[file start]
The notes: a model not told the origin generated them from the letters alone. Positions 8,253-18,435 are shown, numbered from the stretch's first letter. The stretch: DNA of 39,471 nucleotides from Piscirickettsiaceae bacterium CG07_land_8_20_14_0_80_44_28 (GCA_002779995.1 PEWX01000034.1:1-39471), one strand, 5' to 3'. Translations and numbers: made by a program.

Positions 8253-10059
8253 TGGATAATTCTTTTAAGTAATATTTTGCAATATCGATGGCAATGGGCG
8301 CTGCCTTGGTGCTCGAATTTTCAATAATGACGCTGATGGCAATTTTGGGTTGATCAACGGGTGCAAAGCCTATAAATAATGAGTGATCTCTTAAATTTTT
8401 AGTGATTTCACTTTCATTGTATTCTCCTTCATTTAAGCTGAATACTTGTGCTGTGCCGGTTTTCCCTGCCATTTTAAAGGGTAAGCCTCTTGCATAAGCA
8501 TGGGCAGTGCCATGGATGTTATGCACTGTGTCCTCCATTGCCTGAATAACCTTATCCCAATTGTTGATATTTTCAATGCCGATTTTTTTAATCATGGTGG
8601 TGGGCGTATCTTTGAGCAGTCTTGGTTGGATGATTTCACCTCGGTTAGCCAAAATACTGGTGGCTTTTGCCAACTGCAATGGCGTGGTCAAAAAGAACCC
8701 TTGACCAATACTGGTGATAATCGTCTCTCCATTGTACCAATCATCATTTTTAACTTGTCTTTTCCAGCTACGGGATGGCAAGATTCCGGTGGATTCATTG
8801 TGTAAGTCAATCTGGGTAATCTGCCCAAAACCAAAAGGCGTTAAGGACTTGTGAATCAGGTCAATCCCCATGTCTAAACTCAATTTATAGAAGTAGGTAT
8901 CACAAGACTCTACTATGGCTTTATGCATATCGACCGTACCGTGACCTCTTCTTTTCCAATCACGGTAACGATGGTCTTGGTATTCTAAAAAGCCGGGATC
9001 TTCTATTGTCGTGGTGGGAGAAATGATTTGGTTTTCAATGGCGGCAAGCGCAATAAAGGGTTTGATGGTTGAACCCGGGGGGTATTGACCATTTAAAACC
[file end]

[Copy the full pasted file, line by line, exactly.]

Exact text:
The notes: a model not told the origin generated them from the letters alone. Positions 8,253-18,435 are shown, numbered from the stretch's first letter. The stretch: DNA of 39,471 nucleotides from Piscirickettsiaceae bacterium CG07_land_8_20_14_0_80_44_28 (GCA_002779995.1 PEWX01000034.1:1-39471), one strand, 5' to 3'. Translations and numbers: made by a program.

Positions 8253-10059
8253 TGGATAATTCTTTTAAGTAATATTTTGCAATATCGATGGCAATGGGCG
8301 CTGCCTTGGTGCTCGAATTTTCAATAATGACGCTGATGGCAATTTTGGGTTGATCAACGGGTGCAAAGCCTATAAATAATGAGTGATCTCTTAAATTTTT
8401 AGTGATTTCACTTTCATTGTATTCTCCTTCATTTAAGCTGAATACTTGTGCTGTGCCGGTTTTCCCTGCCATTTTAAAGGGTAAGCCTCTTGCATAAGCA
8501 TGGGCAGTGCCATGGATGTTATGCACTGTGTCCTCCATTGCCTGAATAACCTTATCCCAATTGTTGATATTTTCAATGCCGATTTTTTTAATCATGGTGG
8601 TGGGCGTATCTTTGAGCAGTCTTGGTTGGATGATTTCACCTCGGTTAGCCAAAATACTGGTGGCTTTTGCCAACTGCAATGGCGTGGTCAAAAAGAACCC
8701 TTGACCAATACTGGTGATAATCGTCTCTCCATTGTACCAATCATCATTTTTAACTTGTCTTTTCCAGCTACGGGATGGCAAGATTCCGGTGGATTCATTG
8801 TGTAAGTCAATCTGGGTAATCTGCCCAAAACCAAAAGGCGTTAAGGACTTGTGAATCAGGTCAATCCCCATGTCTAAACTCAATTTATAGAAGTAGGTAT
8901 CACAAGACTCTACTATGGCTTTATGCATATCGACCGTACCGTGACCTCTTCTTTTCCAATCACGGTAACGATGGTCTTGGTATTCTAAAAAGCCGGGATC
9001 TTCTATTGTCGTGGTGGGAGAAATGATTTGGTTTTCAATGGCGGCAAGCGCAATAAAGGGTTTGATGGTTGAACCCGGGGGGTATTGACCATTTAAAACC